From day one to our future plans, we rely on the generosity of those who love animals. Become a supporter today.

Where we began

The Warrington Animal Centre (originally known as the Harold Hallwood Home for Animals) began thanks largely to a £20,000 legacy from Tom Forster in honour of his long-time cat companion, Tibby. We got planning permission in 1981, and three years later our doors opened to our first animals.

We had two dog kennels, and no cat pens. During a bitterly cold winter, we used the office, the toilet and the shower room to house the first animals to come through our doors. It took several years for the Centre to be established as it was built mostly through volunteer labour, led and organised by Harold Hallwood himself (who sadly passed away in November 2009); then vice-chairman of the branch.

Since then, there’s been a lot of changes at the branch. We even had a few minutes of fame when we featured regularly on Channel 4’s, “Pet Rescue” program in the late 1990s!

We built a new kennel dog block in 2003 for case animals who are brought in by National RSPCA Inspectors, needing extra care and attention. This also gave us a space to look after nursing mothers and their puppies.

In 2008, a new cattery, dog isolation unit for containing illnesses, and small vet space, were completed. Costing a total of £720,000, this took five years of fundraising, individual giving, and legacies. RSPCA Altrincham were incredibly generous and made a donation of £150,000. We had a wonderful opening event, where this state of the art facility was opened by Sam Aston, also known as Chesney Battersby-Brown of Coronation Street!

What we do now

At Warrington Animal Centre, we take in case cats and dogs that National RSPCA Inspectors remove from abuse or neglect. Whilst they are with us we treat their conditions, retrain them, and get them ready for their new homes. Since 2012 we have been closed to the public, because of the need to keep the identities of our cats and dogs private.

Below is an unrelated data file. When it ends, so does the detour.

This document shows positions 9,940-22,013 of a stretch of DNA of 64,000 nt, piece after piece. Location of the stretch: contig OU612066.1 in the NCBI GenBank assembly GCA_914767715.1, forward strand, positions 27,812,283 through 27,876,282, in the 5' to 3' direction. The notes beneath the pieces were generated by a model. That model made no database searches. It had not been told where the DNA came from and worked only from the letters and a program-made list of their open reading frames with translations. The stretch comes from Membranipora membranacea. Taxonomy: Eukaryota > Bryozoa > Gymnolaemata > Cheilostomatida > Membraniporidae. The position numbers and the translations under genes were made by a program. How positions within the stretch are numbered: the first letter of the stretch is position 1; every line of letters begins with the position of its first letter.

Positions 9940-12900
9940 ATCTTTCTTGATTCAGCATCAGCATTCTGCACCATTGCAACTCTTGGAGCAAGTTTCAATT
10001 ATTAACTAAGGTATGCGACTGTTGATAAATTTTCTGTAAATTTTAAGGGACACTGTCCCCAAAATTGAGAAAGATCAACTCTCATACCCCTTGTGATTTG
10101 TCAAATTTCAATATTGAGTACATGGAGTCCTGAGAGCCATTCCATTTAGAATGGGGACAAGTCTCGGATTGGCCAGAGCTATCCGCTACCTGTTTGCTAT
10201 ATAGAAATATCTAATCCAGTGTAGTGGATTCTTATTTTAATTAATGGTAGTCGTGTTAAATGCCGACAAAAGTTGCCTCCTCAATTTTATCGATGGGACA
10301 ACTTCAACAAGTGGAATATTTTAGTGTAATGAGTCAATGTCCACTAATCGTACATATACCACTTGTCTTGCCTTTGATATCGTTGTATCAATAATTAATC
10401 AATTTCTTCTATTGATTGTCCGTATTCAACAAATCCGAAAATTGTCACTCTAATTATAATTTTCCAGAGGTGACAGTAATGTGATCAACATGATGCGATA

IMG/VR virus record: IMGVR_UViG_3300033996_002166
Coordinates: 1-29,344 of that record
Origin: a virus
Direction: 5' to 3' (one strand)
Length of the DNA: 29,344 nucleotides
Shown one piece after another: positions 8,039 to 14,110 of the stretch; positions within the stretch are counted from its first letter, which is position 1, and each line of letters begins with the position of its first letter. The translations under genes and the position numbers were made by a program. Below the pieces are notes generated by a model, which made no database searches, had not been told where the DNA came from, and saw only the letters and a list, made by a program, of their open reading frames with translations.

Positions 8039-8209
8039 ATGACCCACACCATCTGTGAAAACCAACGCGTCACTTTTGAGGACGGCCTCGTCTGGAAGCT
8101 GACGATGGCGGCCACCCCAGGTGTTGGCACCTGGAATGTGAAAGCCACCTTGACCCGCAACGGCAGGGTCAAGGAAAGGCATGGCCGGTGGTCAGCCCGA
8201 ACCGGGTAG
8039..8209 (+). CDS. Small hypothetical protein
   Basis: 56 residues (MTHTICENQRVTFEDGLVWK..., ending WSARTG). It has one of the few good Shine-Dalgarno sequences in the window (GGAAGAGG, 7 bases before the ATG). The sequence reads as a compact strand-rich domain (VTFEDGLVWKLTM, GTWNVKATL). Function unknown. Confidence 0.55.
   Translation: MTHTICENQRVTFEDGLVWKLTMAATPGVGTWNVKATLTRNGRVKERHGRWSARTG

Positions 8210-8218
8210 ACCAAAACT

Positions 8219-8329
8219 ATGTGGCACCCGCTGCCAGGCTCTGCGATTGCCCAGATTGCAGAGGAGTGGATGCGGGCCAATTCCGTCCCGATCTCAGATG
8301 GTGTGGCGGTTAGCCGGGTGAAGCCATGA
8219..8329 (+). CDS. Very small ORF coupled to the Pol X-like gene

To find our cats and dogs forever families, we need to teach them how to behave in houses and gardens. Lots of the animals we see have never lived in a normal home space or enjoyed the outdoors. We have created spaces like gardens, play rooms, and lounges on our site, to teach them how to behave in these, and play safely. The paddocks have lots of different sights and smells, for that ‘in a park’ experience while they can have a much needed run around!

Alongside our onsite kennel and cattery, we have isolation pens for cats and dogs that come to us with illnesses like flu. These are really important for controlling infections that could easily pass to other animals. Really nervous animals that would get stressed by a busy cattery or kennel stay here to get used to their new home gradually.

Whilst with us, we make sure they get the treatment, care, and training they need for a second chance and their forever home.

Where we are going

All the changes we’ve seen over the years mean we will keep adapting to the challenges we face.

Going forward, we’re planning to restart our rehoming programme directly from the animal centre which will allow us to see our transformations through from start to finish! We’re also looking to expand our support of local dogs in need by re-opening our previously closed dog block. These changes means we can increase the number of student placements we can offer, and give back to the community.

To help animals that need us well into the future, make a gift or join the team of local volunteers! We especially need people willing to give a few hours to help at occasional events, or with groundskeeping.

Click here for event volunteering.
Click here for groundskeeping.

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